To examine whether big rich-poor gaps turn poor people into big borrowers, researchers looked at local levels of income inequality and debt-accumulation. They found that poor households didn’t borrow more in high-inequality areas. Instead, poor households borrowed more in poorer areas (i.e.: areas with less overall inequality). In short, it’s the opposite of what the keeping-up-with-the-Joneses effect would predict. Poor households borrowed more when they had poor neighbors, not rich neighbors.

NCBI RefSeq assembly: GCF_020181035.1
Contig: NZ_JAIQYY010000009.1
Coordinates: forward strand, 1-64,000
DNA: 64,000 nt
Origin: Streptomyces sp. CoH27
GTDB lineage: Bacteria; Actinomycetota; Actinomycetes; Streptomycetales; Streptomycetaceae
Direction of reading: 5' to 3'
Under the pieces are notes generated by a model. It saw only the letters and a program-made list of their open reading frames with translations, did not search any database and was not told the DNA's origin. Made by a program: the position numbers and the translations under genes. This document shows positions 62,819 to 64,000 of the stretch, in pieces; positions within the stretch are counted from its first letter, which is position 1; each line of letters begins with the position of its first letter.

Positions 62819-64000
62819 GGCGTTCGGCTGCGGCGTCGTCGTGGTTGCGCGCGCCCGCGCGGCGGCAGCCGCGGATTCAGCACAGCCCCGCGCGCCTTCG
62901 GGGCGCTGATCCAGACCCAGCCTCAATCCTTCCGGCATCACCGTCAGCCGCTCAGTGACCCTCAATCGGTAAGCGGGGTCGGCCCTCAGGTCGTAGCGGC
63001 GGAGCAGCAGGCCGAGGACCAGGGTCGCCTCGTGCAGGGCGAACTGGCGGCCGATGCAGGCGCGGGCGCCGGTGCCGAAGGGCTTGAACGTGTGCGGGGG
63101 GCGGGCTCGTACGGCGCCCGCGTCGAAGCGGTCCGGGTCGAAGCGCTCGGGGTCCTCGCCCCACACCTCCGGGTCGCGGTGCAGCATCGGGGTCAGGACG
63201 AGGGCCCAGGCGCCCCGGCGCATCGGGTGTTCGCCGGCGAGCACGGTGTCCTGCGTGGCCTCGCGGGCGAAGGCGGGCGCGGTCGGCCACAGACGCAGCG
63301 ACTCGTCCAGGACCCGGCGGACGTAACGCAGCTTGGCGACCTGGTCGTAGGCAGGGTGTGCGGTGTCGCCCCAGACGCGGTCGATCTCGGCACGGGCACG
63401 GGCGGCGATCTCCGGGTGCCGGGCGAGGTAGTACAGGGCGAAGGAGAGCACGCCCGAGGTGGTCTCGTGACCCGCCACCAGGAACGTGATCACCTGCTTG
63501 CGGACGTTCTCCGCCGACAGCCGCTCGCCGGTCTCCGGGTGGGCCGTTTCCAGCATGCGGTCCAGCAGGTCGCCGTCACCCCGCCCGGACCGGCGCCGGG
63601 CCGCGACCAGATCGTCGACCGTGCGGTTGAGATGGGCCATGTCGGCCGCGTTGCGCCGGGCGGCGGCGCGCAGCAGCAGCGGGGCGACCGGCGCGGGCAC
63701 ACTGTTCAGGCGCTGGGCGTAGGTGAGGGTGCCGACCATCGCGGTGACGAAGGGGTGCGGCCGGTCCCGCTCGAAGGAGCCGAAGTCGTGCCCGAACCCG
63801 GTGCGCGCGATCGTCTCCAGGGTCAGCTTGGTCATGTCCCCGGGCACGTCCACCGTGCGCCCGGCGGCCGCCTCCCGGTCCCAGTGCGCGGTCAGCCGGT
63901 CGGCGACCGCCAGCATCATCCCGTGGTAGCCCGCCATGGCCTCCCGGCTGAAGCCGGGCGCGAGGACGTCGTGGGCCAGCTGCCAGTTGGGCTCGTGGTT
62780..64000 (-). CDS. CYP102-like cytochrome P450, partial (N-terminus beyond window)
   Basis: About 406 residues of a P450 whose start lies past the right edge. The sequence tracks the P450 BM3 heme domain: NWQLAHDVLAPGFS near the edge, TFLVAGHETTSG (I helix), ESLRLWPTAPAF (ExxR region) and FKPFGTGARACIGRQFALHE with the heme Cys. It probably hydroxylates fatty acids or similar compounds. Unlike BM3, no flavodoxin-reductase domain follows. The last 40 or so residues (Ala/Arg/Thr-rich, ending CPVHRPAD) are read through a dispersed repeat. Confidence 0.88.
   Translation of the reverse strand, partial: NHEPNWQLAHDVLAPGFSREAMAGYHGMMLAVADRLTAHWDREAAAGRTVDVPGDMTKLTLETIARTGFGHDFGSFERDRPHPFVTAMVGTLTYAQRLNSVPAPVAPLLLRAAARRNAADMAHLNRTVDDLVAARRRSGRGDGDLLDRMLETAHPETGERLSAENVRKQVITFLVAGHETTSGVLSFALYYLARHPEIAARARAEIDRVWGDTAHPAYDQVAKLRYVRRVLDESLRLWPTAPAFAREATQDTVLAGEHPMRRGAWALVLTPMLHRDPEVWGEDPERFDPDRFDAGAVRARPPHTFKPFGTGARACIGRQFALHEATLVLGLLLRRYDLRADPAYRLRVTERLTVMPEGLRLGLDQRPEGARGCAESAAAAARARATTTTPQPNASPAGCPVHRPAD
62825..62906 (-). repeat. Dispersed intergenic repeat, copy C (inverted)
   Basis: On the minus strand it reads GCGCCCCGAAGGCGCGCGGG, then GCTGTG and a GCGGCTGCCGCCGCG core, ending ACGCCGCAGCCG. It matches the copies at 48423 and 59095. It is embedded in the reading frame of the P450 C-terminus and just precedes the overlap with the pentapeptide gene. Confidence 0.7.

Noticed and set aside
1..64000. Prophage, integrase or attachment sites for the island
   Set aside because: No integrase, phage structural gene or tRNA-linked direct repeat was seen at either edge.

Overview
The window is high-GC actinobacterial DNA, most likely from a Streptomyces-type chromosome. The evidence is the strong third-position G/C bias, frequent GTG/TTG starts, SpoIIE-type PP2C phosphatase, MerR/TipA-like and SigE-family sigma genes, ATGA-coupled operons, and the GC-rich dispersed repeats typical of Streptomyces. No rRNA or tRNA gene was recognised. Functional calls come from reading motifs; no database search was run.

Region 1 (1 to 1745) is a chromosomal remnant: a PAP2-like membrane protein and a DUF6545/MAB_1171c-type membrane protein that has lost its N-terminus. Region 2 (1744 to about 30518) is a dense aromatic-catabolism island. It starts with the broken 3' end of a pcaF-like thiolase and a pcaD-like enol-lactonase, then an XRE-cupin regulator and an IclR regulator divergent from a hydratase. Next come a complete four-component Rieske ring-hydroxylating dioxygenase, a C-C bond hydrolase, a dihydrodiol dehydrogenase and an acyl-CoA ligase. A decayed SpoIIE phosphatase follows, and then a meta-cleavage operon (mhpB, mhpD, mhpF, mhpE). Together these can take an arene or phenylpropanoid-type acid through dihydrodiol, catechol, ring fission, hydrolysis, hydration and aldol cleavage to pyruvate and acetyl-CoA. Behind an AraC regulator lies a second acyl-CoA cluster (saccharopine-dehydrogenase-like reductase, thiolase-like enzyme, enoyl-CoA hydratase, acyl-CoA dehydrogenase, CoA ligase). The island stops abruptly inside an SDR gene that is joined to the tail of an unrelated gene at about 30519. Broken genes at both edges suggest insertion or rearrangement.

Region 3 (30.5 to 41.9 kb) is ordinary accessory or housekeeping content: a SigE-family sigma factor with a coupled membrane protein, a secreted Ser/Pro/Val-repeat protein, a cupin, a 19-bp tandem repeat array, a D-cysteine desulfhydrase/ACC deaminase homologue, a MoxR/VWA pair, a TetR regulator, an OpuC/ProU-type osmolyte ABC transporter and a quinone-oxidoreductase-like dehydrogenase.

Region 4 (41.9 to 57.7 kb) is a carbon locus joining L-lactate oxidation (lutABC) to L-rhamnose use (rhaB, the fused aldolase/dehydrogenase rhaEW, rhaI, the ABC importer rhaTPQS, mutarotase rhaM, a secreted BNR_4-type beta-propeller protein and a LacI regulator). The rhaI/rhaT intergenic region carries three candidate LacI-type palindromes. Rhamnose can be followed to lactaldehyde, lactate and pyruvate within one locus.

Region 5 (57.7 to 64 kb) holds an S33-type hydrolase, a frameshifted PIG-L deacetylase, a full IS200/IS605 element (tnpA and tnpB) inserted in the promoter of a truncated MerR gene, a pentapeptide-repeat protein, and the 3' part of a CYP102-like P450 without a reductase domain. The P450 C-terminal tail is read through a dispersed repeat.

One possible answer is that banks operating in richer counties were more likely to reject loans to poorer families. “Lower-income mortgage applicants in high-inequality regions are rejected more frequently and pay higher mortgage rates than similar applicants in low-inequality regions,” they write.
Another plausible answer is that predatory lenders were preying on poor families in poor areas.